What was the Browning Society of Philadelphia?

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What was the Browning Society of Philadelphia?

2010-05-02 00:00

A literary society founded in 1887

Poet and playwright Robert Browning was born in London on May 7, 1812. During his lengthy career, he produced dozens of works include Sordello (1840), Men and Women (1855), and The Ring and the Book (1868). Browning’s works are still studied today, and many literary societies across the world bear his namesake. The Browning Society of Philadelphia was among the earliest of its kind in the country.

The Browning Society of Philadelphia was established in 1887 by the New Century Club, one of Philadelphia’s first social clubs for women. The New Century Club held a class on Browning’s works, and that class proved so popular with members that it was separated from the club’s regular activities and made into its own organization. While the society’s primarily goals were to read and study Browning’s works, members also examined works by other poets and dramatic writers, studied forms of writing and poetry, and held staged performances. Meetings were held every other month at the New Century Club, which was originally located on Girard Street (now Ludlow Street) and later moved to 1520 Chestnut Street and then to 124 S. 12th Street. According to old society yearbooks and member lists, its membership regularly numbered into the hundreds. Among its early leaders were Mary Cohen, Florence Earle Coates (she also helped established Philadelphia’s Contemporary Club), and Emily Sartain. Though it is unclear as to when the club disbanded, due to funding problems, its meetings ended in October 1925.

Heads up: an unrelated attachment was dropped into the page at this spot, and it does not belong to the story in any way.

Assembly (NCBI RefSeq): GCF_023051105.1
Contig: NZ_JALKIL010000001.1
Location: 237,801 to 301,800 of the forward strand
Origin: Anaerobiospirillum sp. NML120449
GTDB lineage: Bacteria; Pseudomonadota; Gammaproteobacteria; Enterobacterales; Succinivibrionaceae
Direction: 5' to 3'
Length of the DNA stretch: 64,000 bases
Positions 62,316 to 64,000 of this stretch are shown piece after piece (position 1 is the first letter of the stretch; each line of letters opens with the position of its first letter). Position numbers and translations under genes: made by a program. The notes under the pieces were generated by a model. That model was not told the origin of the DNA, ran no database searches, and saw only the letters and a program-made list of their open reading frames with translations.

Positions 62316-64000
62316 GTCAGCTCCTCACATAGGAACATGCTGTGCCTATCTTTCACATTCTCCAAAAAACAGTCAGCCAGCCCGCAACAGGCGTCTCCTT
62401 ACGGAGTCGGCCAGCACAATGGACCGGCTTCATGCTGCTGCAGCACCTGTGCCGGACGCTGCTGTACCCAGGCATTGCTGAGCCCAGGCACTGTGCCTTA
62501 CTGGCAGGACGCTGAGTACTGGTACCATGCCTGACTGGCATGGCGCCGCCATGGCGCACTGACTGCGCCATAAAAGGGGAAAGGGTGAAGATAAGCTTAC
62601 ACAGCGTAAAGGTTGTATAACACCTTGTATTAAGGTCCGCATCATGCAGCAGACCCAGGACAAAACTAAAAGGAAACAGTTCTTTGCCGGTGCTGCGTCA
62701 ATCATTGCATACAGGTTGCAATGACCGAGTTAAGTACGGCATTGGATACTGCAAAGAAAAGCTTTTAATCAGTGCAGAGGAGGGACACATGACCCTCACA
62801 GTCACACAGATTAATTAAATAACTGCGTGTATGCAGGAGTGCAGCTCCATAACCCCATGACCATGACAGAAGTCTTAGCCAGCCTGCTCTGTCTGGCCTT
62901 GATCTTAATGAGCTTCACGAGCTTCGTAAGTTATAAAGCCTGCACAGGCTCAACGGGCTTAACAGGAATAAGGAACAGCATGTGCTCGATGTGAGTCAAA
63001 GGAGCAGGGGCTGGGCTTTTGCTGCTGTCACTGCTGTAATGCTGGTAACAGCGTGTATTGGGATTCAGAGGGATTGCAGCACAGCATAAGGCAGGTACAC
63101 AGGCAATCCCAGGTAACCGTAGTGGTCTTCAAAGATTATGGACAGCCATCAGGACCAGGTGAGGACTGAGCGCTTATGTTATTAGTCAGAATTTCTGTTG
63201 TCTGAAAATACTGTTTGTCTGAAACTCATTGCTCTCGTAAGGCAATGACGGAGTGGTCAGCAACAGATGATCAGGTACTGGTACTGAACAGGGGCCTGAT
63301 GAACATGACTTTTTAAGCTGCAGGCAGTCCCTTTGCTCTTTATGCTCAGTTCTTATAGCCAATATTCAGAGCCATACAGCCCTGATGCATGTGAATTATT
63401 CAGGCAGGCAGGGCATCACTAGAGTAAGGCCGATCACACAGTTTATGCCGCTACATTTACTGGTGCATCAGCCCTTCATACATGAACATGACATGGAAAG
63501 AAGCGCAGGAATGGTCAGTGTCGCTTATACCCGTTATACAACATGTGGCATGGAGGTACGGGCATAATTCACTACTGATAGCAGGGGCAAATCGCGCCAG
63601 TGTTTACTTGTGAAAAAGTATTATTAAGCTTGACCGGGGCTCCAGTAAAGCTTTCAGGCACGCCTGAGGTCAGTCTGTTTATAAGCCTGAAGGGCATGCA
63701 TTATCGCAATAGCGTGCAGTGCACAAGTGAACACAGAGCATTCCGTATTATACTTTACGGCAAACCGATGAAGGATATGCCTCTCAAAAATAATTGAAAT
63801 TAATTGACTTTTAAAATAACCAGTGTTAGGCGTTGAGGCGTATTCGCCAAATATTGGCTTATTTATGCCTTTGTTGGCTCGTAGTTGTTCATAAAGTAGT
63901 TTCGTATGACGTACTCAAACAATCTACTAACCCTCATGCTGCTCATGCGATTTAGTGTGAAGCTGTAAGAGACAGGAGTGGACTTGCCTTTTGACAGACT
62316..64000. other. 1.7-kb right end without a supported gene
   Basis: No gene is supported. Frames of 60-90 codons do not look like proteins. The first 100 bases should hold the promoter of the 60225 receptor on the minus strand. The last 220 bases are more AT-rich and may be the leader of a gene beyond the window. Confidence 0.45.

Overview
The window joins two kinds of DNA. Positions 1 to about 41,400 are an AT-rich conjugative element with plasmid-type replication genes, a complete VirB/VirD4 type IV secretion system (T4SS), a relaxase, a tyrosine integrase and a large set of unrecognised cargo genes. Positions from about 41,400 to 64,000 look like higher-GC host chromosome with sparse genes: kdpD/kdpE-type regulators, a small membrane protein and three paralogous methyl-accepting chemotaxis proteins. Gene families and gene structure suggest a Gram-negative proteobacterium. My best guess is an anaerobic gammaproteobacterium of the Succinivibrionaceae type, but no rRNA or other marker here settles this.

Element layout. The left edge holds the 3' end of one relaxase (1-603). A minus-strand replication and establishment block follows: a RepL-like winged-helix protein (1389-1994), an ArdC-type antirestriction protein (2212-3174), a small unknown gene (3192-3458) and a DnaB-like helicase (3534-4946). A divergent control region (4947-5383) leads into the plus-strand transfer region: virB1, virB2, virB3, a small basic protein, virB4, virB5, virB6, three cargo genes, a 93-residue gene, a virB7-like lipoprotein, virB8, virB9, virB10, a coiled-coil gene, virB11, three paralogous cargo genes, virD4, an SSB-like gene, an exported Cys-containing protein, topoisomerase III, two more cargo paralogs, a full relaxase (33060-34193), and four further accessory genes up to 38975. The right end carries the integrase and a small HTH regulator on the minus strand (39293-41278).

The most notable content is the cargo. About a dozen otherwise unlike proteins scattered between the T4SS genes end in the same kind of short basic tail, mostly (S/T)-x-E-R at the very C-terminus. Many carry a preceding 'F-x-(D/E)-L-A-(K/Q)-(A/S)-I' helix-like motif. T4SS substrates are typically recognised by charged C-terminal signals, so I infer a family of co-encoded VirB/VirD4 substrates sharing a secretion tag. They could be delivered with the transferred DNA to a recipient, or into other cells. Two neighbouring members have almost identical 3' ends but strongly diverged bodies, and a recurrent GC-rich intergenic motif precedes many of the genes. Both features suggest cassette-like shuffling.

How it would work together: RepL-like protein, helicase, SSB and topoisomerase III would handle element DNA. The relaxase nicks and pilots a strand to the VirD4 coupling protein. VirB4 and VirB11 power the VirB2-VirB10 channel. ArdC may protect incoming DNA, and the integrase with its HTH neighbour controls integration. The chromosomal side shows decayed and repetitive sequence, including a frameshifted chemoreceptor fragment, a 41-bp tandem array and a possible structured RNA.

HSP has a small collection of the Browning Society of Philadelphia’s records (#1232), which consist mostly of programs, financial records, and clippings.  We also have a collection of records from the New Century Trust (#3097).  The trust grew out of the New Century Guild for Working Women, itself an offshoot of the New Century Club.  The trust’s records document its own history and significantly add to the history of women’s organizations in Philadelphia.

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